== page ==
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Dose De-escalation in Adjuvant Chemoradiotherapy for HPV-Associated Oropharyngeal Squamous Cell Carcinoma

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Key Points

  • The 2-year locoregional tumor control rate was 96.2%.
  • At 2 years, progression-free survival was 91.1% and overall survival was 98.7%.

In a phase II study reported in the Journal of Clinical Oncology, Ma et al found that aggressive radiotherapy dose de-escalation in adjuvant chemoradiotherapy for human papillomavirus (HPV)-associated oropharyngeal squamous cell carcinoma was associated with disease control rates comparable to historical rates with higher radiotherapy doses.

The study aimed to determine differences in outcome with adjuvant radiotherapy dose de-escalation from a standard 60–66 Gy to 30–36 Gy. A total of 80 patients were enrolled between September 2013 and June 2016 at Mayo Clinic Rochester (cohort A = 37) and Mayo Clinic Arizona (cohort B = 43). Cohort A (intermediate-risk) received 30 Gy in 1.5-Gy fractions twice per day over 2 weeks with docetaxel at 15 mg/m2 once per week. Cohort B consisted of patients with extranodal extension who received the same treatment, plus a simultaneous integrated boost to nodal levels with extranodal extension to 36 Gy in 1.8-Gy fractions twice per day.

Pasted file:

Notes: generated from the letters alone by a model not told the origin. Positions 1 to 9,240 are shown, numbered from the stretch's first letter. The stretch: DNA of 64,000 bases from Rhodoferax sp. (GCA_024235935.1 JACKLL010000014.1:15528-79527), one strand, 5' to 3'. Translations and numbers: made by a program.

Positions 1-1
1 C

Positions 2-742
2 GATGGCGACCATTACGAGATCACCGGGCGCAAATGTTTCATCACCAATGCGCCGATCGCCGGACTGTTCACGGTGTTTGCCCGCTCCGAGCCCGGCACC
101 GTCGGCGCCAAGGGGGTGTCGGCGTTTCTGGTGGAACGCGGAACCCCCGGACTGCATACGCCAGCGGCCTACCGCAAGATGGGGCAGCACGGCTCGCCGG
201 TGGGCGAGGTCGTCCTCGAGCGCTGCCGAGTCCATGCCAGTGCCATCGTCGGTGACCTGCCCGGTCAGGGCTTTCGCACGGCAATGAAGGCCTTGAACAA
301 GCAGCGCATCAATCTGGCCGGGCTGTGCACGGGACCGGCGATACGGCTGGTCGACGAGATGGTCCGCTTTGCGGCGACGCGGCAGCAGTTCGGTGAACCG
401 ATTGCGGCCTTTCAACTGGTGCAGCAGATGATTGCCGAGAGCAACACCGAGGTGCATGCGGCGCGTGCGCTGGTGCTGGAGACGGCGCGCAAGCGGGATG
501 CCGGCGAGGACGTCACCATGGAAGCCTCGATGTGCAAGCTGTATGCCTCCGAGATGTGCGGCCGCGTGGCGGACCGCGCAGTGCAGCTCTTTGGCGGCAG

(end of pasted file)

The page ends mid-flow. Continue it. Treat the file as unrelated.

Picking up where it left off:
The primary endpoint was locoregional tumor control at 2 years.

Locoregional Tumor Control

Median follow-up was 36 months. Locoregional recurrence occurred in none of the patients in cohort A and in four in cohort B, with an overall 2-year locoregional tumor control rate of 96.2% (100% in cohort A; 93.0% in cohort B). At 2 years, progression-free survival was 91.1% and overall survival was 98.7% among all patients.

Toxicity

Grade 2 and grade ≥ 3 toxicity rates preradiotherapy and 1 and 2 years postradiotherapy were 11.4% and 2.5%, 1.4% and 0.0%, and 6.7% and 0.0%, respectively. The most common grade 2 events were dysphagia, xerostomia, and oral mucositis. All Grade ≥ 3 toxicities occurred within 3 months.

Swallowing function improved slightly between preradiotherapy and 12 months postradiotherapy (P = .01), with one patient requiring a temporary feeding tube. Xerostomia worsened in the 1-month posttreatment period (P < .001), but returned to baseline by 1 year posttreatment (P = 0.67). At 1 year posttreatment, quality of life improved slightly vs preradiotherapy on the FACT-HN (P < .001), EORTC-QLQ HN35 (P < .001), and EQ-5D-3L (P < .001) instruments.

The investigators concluded, “Aggressive radiotherapy de-escalation resulted in locoregional tumor control rates comparable to historical controls, low toxicity, and little decrement in swallowing function or quality of life.”

Daniel J. Ma, MD, of Mayo Clinic, Rochester, is the corresponding author for the Journal of Clinical Oncology article.

Disclosure: The study was supported by a National Institutes of Health grant, Braillier Family Research Fund, and Matteson Research Fund. For full disclosures of the study authors, visit jco.ascopubs.org.

The content in this post has not been reviewed by the American Society of Clinical Oncology, Inc. (ASCO®) and does not necessarily reflect the ideas and opinions of ASCO®.


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